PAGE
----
14. Further, it was stated in the written statement that the properties were purchased by the appellants 1 and 2 out of their own income derived from their business. To prove the same, D.W.1 has stated that he was doing business in paddy, groundnut etc., and except the statement made in the chief examination, no proof was adduced by him to show the business run by him or the income derived from that business. Evidence of D.W.1 was that, he purchased the suit properties out of his personal earnings and he was doing business in paddy groundnut etc., On the other hand, Ex.B1, sale deeds discloses that the properties sold by them under Ex.B1, belongs to the appellants 1 and 2, as ancestral properties and the third appellants got the properties as a self acquired one.

15. Therefore, in Ex.B1, the first and third appellants admitted the fact that the properties belonged to them ancestrally and it was not stated that it was their separate properties. Further, in Exs.A1 and A2, viz., the sale deeds in the name of the appellants 1 and 2, they were described as agriculturists and it was not stated that they are doing any business. Therefore, except the oral evidence of D.W.1 that he was doing business in paddy and groundnut, no other evidence was made available with the appellants/defendants to prove that out of their personal income, the suit properties were purchased. D.W.2 has given evidence, corroborating the evidence of the first appellant about the business conducted by him and he also admitted that from the ancestral properties, the family would get four bags of rice per annum and except his oral evidence, there is no documentary evidence to prove that the first appellant was doing any business.

16. Further, in Ex.B1, it was stated that sale was necessitated to meet the family expenses and also to develop the properties. Thus, the recitals in Ex.B1, not only proved the existence of ancestral nucleus, which was sold, but also proved that they are having the suit properties and to develop the same, the ancestral properties were sold. Further, the properties were sold to meet the family expenses and if really, sufficient income was derived from the business of the first appellant, as stated by him and D.W.2, there was no necessity for the first appellant to sell the ancestral properties under Ex.B1, to meet the family expenses and to develop their properties. Therefore, the recitals in Ex.B1, falsifies the case of the first appellant that except that property, there was no other ancestral properties and there was no income from that property.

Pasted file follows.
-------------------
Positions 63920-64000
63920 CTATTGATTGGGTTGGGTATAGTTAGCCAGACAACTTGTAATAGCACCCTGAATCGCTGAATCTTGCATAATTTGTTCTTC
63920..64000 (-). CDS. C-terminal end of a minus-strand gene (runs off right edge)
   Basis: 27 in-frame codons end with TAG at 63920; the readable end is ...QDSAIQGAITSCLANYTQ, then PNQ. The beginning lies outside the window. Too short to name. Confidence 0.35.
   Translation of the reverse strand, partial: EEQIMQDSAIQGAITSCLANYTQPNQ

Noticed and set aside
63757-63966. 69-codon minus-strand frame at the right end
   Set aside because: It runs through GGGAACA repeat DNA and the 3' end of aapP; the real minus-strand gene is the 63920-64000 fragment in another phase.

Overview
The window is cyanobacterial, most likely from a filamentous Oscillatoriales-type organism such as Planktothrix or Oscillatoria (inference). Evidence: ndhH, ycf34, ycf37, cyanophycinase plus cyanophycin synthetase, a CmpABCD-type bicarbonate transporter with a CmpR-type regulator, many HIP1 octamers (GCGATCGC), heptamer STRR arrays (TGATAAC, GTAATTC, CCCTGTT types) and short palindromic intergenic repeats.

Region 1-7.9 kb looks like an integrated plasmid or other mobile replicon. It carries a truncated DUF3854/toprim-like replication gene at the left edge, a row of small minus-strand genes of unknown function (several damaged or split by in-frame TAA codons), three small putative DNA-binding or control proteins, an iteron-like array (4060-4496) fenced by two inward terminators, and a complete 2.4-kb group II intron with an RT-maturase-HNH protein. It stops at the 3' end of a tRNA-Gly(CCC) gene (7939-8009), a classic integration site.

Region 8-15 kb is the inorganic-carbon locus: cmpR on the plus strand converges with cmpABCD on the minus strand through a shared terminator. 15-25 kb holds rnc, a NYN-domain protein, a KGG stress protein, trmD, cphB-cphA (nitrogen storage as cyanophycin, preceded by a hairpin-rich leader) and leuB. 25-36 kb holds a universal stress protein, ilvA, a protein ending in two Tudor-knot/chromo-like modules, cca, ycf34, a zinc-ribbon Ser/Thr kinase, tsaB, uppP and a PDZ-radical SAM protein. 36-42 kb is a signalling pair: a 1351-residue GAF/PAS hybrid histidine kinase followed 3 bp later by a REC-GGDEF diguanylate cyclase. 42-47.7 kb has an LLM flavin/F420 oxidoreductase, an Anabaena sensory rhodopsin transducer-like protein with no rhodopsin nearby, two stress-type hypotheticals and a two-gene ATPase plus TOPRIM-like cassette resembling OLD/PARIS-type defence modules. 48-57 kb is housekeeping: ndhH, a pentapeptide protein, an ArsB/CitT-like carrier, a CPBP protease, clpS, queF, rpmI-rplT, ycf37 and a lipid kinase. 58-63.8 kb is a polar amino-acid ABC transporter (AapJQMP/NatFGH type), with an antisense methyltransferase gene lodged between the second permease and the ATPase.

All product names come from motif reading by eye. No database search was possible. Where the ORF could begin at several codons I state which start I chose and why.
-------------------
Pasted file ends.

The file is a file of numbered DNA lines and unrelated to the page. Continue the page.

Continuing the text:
17. Therefore, having regard to the presumption as per the law laid down by the Hon’ble Supreme Court as well as our High Court as referred to above, and as stated in Mulla Hindu Law that when a Kartha claims certain properties as a separate properties and the joint family admittedly possessed of some nucleus, the burden is on the Kartha to prove that the properties are his separate properties and not purchased out of the joint family properties’ income. On the other hand, if the co-parcener claims certain properties as his separate properties, then the burden is cast on the other co-parcener, who claims that the property is a joint family property to prove that property purchased in the name of one of the co-parceners was purchased out of the joint family properties’ income and it was not a separate property.

18. Therefore, the law recognizes two standards of burden of proofs, one for the Kartha of the joint family and another for a co-parcener, when they claim that certain properties are their separate properties and not joint family properties. Admittedly, the joint family possessed of some nucleus, eventhough no evidence was adduced by the respondents/plaintiffs about the nature of income from that nucleus, in the absence of any source of independent income by the other co-parcener, in whose name, the property was purchased, it can be presumed that the joint family properties would have provided the consideration for the purchase of the suit properties.

19. As a matter of fact, this principles of law was also reiterated in the judgment reported in A.I.R. (2007 ) S.C. 1808 ( cited supra) which is extracted hereunder:-

 The legal principle, therefore, is that there is no presumption of a property being joint family property only on account of existence of a joint Hindu family. The one who asserts has to prove that the property is a joint family property. If, however, the person so asserting proves that there was nucleus with which the joint family property could be acquired, there would be presumption of the property being joint and the onus would shift on the person who claims it to be self-acquired property to prove that he purchased the property with his own funds and not out of joint family nucleus that was available”